Four color theorem: Tait edge coloring

From Wikipedia: “The four color theorem, on vertex coloring of planar graphs, is equivalent to the statement that every bridgeless 3-regular planar graph is of class one (Tait 1880). This statement is now known to be true, due to the proof of the four color theorem by Appel & Haken (1976).”

Here is a simple implementation of this equivalence, that converts a map from “4-face-colored” to “3-edge-colored”.

Here is the link to try the new functionality:


About stefanutti

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11 Responses to Four color theorem: Tait edge coloring

  1. See below-left figure for the illustration edge 3-coloring of a bridgeless cubic planar graph directly by using spiral chain.

    Link to the paper:
    Spiral Chains: The Proofs of Tait’s and Tutte’s Three-Edge-Coloring Conjectures


    • stefanutti says:

      I would really like to study the method you have found to color maps. As far as I know, it is the only teoretical and practical method, other than brute force, that I found on internet to color maps. I’d like to (if I find a little time) implement the algorithm on the Java application I’am building.


  2. From four coloring to edge 3-coloring see (


  3. stefanutti says:

    What I would like to do is to take an uncolored map (rectangular or circular), find the spiral chain and than color the map, both (spiral chain and coloring) using your method. Do you think is it possible to program the algoritm?


    • Cahit says:

      Step 1. (Spiral Chains) Uncolored map is a cubic map M (bridgeless cubic planar graph G_m). Hence, G can be drawn as a cubic plane graph G_m. Select an arbitrary outer-boundary vertex as a starting vertex of the spiral chain S_1. The set S of spiral chains S_1, S_2, …, S_k can be found in a similar way to the vertex coloring of the maximal planar graph, but this time for the bridgeless cubic graph G_m.

      Step 2. (Spiral Chain Edge-coloring). Let C={Green, Yellow, Blue}. While coloring an edge e of G_m, the color green G has priority over the colors yellow Y and blue B. And color yellow Y has priority over blue B. Then, color the edges of S_1, S_2, …, S_k starting from the first edge of S_1. Note that we color a backbone edge (spiral chain edge) first and then the hair (non-spiral chain edge). If a color conflict arises at some vertex use appropriate backward Kempe-chain color switching in order to resolve the conflict. When all edges of S are colored we have an edge 3-coloring of G_m.

      See: “On the_Algorithmic Proofs of the Four Color Theorem, Section 3”


  4. Finding a set of disjoint spiral chains that covers all vertices in an uncolored map (rectangular or circular) can be easier than any plane embedding of the same graph since rectangular and circular graph is more structured.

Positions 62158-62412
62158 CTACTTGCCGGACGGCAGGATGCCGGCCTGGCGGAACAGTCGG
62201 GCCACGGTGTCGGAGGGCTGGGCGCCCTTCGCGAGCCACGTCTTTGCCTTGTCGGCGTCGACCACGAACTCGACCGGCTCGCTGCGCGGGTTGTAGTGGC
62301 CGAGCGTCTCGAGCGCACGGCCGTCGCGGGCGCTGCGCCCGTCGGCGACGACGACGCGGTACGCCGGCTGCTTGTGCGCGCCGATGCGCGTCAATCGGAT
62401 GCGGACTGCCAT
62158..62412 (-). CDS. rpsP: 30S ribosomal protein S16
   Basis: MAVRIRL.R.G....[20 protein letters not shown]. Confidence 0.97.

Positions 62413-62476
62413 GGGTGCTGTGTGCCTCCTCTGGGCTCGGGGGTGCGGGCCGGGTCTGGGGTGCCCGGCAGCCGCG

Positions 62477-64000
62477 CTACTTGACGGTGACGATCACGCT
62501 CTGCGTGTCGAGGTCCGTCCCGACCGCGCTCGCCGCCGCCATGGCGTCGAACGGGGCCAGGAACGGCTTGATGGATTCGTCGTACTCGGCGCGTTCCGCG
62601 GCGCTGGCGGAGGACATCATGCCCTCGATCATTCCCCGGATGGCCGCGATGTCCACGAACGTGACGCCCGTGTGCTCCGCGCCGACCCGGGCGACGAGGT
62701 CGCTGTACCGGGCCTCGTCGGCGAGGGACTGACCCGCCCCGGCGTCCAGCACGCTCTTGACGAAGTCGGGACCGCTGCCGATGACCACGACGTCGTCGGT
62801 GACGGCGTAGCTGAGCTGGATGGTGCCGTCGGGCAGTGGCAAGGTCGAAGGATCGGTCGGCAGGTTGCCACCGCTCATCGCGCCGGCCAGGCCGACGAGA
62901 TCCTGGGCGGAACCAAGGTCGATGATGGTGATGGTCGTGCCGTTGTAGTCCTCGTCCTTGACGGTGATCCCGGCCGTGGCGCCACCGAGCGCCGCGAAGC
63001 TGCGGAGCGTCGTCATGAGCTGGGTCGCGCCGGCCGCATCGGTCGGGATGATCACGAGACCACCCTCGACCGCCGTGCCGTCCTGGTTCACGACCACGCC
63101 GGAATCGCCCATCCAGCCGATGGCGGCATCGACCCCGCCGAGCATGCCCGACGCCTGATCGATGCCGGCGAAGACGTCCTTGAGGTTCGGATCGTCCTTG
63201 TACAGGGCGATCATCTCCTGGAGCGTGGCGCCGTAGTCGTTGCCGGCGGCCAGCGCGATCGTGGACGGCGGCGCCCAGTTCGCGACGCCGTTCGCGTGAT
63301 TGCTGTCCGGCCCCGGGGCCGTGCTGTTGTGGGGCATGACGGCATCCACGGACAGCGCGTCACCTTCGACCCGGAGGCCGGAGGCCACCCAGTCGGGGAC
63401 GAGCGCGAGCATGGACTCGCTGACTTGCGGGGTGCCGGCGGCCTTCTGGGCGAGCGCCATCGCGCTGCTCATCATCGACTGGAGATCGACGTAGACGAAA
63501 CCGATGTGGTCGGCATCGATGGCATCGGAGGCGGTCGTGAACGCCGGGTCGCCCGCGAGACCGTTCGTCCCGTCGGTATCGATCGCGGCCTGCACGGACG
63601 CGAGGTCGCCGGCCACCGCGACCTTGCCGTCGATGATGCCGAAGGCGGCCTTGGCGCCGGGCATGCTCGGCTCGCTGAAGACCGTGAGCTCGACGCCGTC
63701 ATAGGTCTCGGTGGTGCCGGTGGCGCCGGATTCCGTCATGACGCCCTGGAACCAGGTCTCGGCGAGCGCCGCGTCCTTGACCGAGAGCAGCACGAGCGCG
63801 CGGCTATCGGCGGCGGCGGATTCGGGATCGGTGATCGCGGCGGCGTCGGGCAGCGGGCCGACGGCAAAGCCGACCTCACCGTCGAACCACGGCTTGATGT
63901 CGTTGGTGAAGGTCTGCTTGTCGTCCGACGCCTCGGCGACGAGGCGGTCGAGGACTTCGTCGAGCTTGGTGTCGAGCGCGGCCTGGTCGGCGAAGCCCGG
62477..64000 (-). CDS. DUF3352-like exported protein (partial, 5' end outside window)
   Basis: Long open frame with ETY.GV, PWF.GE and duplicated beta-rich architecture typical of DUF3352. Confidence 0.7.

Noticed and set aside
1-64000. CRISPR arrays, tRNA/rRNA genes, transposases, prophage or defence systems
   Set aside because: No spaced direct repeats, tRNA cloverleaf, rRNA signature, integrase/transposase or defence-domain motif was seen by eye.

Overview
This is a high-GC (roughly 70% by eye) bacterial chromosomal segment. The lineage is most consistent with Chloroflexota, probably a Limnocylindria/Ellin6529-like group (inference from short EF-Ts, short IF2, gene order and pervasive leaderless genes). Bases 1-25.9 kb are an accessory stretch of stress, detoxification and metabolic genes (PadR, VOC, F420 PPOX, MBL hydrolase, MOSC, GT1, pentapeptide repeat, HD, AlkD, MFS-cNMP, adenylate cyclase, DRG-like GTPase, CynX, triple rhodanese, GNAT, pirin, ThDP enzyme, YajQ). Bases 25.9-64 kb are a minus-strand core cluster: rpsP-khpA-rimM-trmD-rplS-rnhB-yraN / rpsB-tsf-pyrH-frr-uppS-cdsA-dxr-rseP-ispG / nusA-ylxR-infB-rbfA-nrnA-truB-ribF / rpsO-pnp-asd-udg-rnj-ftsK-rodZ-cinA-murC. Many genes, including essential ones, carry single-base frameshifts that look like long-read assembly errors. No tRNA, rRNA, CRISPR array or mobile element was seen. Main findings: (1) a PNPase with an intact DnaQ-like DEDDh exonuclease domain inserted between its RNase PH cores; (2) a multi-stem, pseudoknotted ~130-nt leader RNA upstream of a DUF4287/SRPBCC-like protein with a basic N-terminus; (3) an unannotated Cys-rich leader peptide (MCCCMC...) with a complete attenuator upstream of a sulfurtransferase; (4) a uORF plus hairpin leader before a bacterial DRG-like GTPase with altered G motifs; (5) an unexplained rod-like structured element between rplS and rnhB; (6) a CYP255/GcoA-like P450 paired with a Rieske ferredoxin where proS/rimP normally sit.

• stefanutti says:

      Some notes about what I’m doing:;a=tree;f=ct/ct-docs/cahit-spiral-chains

      So far I’m still stuck trying to understand how to apply spiral chains to bridgeless cubic graphs instead of maximal planar graphs. Do I have to triangularizate the cubic graph first?

      I new version of the java application is available with these new features: save and restore maps (metadata), force coloring of faces to find different colorings of the same map, faster coloring, …


      • Illustration of spiral chain edge three coloring on the Grinberg-graph:

        Edge three coloring of the Grinberg graph

        Here is a short explanation of the edge-three coloring of the Grinberg graph (3-colored graph (2005) of my new year card (see my December 27, 2011 post above)) by using spiral chain. First we choose any veartex of the outer face as a start vertex for the spiral chain as well as edge coloring. Note that the graph is plane embedding (no edges cross) of a bridgeless cubic planar graph. In the figure START and END vertex for the spiral chain have shown by an star in dark-blue. Furthermore spiral chain is constructed in clock-wise direction. Since here we have only one spiral chain that is also hamiltonian path (shown in the figure by directed edges).

        Now spiral chain edge coloring start from the edge incident at the START vertex and the set of three colors is {Green, Orange, Red}. Whenever we have a not yet colored edge along the spiral chain we try it color with Green if it is not possible with Orange and if it is not possible with Red and if it is not possible (that is in case of “color conflict” or needing the fourth color for a proper coloring) we use appropriate backward Kempe-switching for color pairs (Red, Orange) and (Orange, Green)). In the Grinberg graph these backward Kempe-swithing have been used three times and shown with dotted-edges of three sub-paths. They are K_3(Red, Orange), K_2(Red, Orange) and K_1(Orange, Green).

        Edge three coloring of the Grinberg graph

        From the mail:

  5. Thanks Mario for adding the part from my mail to the above post. The bottom line is
    “Four proofs of the four color theorem by using spiral chains”


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